Today’s post is about a lesson from corporate life. Ms. ABC had the right qualifications and the personality to make an impact wherever she worked. In her organisation, she was quickly taken under the wings of a very senior executive. He recognised her potential and her obvious strengths. He soon gave her a free rein, perhaps more than he did with others. Over time, Ms. ABC came to be known as the power behind the throne even if this was an exaggerated description. It was rumoured that she had a role in important decisions and that the Big Chief consulted her more than he ought to.
Ms. ABC was riding high and there seemed to be no limits to how high she would go. Things changed in no time when the Big Chief died of a heart attack, possibly due to over work. Two things happened simultaneously. A new man came into that job and the knives were out for Ms. ABC. Before she sensed what was going on, she was turfed out as there were too many people carrying grudges against her. Without the old Big Chief around, she found it was a very different ball game.
In another case, Mr. XYZ was hired by his former boss who had joined that company only a few months earlier. In view of the regard he had for his former boss, XYZ joined that company too. In a few months time, it became clear that the business they were hired to create and grow was not going anywhere. The boss left and XYZ followed suit shortly after. You won’t believe this but XYZ followed the boss to yet another company. Here too there were problems, the boss didn’t get what he wanted and negotiated a good fat package to clear out leaving XYZ and others behind. They had no hope in hell of getting such generous terms.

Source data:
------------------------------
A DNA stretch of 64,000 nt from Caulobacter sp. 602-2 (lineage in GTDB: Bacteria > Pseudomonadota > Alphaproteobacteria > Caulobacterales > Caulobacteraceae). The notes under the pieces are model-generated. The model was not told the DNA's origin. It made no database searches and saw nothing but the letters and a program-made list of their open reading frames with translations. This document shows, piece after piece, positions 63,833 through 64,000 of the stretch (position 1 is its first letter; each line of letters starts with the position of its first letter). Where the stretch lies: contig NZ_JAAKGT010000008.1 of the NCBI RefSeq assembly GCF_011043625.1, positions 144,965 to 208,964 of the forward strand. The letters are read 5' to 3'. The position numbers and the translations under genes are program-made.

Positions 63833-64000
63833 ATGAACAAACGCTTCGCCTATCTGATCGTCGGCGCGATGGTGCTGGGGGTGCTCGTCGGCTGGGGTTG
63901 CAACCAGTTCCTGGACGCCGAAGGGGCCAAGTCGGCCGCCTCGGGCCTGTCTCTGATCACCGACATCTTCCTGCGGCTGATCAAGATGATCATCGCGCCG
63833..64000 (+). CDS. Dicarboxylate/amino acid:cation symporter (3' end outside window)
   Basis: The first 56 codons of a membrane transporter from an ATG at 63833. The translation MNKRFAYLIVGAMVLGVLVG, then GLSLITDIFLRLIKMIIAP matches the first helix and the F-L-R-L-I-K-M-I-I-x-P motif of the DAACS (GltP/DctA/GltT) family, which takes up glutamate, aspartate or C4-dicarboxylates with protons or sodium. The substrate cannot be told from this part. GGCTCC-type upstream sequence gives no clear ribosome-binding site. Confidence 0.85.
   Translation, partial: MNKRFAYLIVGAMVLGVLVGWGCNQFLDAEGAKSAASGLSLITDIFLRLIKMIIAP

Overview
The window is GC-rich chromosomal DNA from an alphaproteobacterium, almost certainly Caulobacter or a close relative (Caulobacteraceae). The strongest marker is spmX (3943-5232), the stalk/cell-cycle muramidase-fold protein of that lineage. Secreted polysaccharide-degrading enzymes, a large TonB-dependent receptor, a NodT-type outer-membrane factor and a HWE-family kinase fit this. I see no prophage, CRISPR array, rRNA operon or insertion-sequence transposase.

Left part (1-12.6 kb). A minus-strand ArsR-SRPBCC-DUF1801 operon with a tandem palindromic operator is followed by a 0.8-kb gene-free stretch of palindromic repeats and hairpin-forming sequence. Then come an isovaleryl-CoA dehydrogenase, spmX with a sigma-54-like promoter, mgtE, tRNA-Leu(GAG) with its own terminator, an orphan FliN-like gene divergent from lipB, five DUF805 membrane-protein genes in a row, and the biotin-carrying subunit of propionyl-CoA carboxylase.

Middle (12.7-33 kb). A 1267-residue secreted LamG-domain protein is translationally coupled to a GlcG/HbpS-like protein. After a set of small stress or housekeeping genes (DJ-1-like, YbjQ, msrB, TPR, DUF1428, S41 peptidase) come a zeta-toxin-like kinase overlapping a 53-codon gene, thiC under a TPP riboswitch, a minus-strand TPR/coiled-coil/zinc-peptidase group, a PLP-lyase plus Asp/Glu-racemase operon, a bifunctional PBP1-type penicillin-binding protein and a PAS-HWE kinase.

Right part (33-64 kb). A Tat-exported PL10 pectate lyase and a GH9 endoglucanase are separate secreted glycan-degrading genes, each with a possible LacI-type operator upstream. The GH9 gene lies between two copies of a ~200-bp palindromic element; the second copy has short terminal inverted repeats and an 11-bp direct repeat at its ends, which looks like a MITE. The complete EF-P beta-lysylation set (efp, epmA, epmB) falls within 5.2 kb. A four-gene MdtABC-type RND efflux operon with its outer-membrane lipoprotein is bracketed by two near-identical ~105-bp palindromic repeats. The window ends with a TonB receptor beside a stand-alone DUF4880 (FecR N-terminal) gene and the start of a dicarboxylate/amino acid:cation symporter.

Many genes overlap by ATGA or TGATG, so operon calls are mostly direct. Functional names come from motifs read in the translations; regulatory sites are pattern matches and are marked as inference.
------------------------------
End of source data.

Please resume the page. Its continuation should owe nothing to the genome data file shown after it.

I am sure by now you would have got what I am getting at. It’s important that you are not too closely identified with one individual for the right or wrong reasons. As these two examples relate, Ms ABC and Mr XYZ suffered because they allowed their careers to be too closely intertwined with two individuals. Sure they did gain from that relationship but beyond a point they lost their own identity. They thrived only as long as their mentors were around. The moment their mentors were not there, these people were devoured by the waiting wolves!
If you are over identified with one individual, you run the risk of sinking with them. You are a professional and it’s wise to spread your bets around instead of parking everything in one place. Over identification with one person can only hurt you in the end.
3 thoughts on “O for Over-identification!”
VERY interesting read, Prem! Did you blog about this topic in your earlier posts? Do let me know …
Thanks, Shashank. It appeared a day or so ago in my professional blog “People at Work & Play”.
Very interesting topic, and a wise lesson indeed, for our professional as well as our personal lives.